Garden Q&A: What is this flashy fall tree? And this shrub that’s keeping its leaves?
By Ellen Nibali
Nov 12, 2020 at 8:00 AM
I’ve been admiring this tree’s great fall color — it got super red after I shot this photo — and want to get one. It has a hard-to-identify typical leaf that’s shiny. No flower or fruit for a clue. Do you know what it is?
Variously called blackgum, sourgum, tupelo and pepperidge, this native tree is either male or female, which may explain why you had trouble identifying it.
Flowers occur on both male and female trees, with their flowers configured differently, but — just to keep it interesting — each tree also has occasional perfect flowers, i.e. having both sexes in one flower. Flowers are not flashy though, greenish-white and small, yet providing important nectar for bees.
Tupelo honey is famous. The 1/2″ long fruits are dark blue to black, also easy to miss but relished by wildlife.
Nyssa sylvatica is a well-behaved native tree growing 30-75 feet high, saving its landscape punch for autumn, when its scarlet leaves are outstanding. It prefers moderate to moist soil, yet tolerates standing water and drought, in sun to part shade. Plant both sexes for the best fruit production.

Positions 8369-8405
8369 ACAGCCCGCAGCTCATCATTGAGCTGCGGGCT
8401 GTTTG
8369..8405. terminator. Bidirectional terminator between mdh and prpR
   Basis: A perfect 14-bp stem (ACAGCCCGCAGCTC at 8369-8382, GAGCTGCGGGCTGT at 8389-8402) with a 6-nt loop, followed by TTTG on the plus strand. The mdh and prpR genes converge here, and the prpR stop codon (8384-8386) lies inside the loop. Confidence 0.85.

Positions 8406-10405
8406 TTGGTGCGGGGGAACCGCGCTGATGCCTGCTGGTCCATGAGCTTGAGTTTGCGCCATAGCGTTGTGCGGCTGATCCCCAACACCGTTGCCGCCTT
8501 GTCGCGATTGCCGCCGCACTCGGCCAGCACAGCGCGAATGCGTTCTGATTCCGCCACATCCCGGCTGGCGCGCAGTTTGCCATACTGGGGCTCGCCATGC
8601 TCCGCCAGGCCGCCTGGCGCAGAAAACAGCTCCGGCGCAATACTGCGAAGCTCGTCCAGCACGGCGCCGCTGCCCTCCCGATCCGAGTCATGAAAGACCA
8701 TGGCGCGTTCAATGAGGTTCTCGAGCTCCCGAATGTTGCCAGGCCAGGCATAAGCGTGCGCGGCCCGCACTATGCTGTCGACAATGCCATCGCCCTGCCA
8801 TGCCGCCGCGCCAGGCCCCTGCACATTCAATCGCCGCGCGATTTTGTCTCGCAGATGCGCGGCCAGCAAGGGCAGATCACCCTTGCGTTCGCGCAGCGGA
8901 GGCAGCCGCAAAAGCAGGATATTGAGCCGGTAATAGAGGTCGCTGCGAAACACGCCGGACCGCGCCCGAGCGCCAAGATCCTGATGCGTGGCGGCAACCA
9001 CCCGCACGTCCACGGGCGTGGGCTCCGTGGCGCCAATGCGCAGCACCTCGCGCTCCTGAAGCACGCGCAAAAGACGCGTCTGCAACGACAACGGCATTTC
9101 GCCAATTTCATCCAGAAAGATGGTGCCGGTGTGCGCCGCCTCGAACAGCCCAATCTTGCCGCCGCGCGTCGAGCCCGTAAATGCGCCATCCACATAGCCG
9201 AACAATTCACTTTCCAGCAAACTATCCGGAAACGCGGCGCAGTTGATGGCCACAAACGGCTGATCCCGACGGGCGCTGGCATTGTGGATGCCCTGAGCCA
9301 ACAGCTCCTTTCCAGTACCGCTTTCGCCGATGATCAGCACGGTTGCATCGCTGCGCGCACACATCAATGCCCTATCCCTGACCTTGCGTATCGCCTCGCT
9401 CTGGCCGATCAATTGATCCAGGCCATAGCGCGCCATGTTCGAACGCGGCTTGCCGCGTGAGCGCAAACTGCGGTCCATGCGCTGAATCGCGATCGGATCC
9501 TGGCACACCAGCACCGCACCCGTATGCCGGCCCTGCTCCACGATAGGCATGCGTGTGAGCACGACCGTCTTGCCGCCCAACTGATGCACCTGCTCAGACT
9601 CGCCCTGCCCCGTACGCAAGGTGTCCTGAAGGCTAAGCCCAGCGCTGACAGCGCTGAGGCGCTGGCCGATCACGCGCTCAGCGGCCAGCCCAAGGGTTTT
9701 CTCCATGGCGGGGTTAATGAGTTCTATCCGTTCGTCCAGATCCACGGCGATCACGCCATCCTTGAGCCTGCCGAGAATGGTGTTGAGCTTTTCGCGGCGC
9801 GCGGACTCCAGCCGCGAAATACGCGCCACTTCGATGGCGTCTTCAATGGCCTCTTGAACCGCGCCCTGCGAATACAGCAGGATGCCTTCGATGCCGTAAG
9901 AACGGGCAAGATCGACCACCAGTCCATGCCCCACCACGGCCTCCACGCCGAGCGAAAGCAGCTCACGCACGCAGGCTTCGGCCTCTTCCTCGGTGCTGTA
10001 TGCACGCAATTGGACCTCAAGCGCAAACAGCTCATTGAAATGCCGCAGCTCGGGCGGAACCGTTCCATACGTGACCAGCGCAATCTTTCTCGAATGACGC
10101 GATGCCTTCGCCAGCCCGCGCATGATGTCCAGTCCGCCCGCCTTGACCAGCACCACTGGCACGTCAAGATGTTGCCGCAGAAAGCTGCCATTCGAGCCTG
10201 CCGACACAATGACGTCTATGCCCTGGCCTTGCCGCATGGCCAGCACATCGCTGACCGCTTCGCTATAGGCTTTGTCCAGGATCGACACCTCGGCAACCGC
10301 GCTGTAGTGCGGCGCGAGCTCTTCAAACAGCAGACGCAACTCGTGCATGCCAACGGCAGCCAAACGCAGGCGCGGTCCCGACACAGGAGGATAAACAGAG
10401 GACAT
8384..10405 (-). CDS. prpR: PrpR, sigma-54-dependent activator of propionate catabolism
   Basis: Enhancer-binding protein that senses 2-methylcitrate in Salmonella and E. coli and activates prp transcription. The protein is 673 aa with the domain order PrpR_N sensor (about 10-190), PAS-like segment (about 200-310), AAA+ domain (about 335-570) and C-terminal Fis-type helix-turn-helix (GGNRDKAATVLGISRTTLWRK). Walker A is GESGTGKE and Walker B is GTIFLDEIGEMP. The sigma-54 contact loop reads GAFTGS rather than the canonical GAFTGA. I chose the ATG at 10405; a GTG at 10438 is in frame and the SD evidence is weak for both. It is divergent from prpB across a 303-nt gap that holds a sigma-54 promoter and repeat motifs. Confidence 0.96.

We’re concerned that a shrub doesn’t belong here, since it’s still so green at the end of November, and we’ve noticed several others like it down in the woodland. It has oval, opposite leaves.
We suspect Asian honeysuckle shrub, a non-native invasive plant appearing in our area. They are known for retaining their leaves late into the season and re-growing leaves earlier than many natives in the spring. This is a common tactical advantage of invasive plants.
Its flowers look like those of honeysuckle vines. Berries are bright red and thin-skinned, appearing in summer. Along with barberry bushes, research shows that when Asian honeysuckle shrubs invade an understory, more deer ticks result — and a higher percentage are infected with Lyme disease.
Remove honeysuckle shrubs before they take over your woodland and before their berries have a chance to spread far beyond your woodland. Search “exotic bush honeysuckle” on the Home and Garden Information Center website. It will recommend native alternatives, too.
University of Maryland Extension’s Home and Garden Information Center offers free gardening and pest information at extension.umd.edu/hgic. Click “Ask Maryland’s Gardening Experts” to send questions and photos.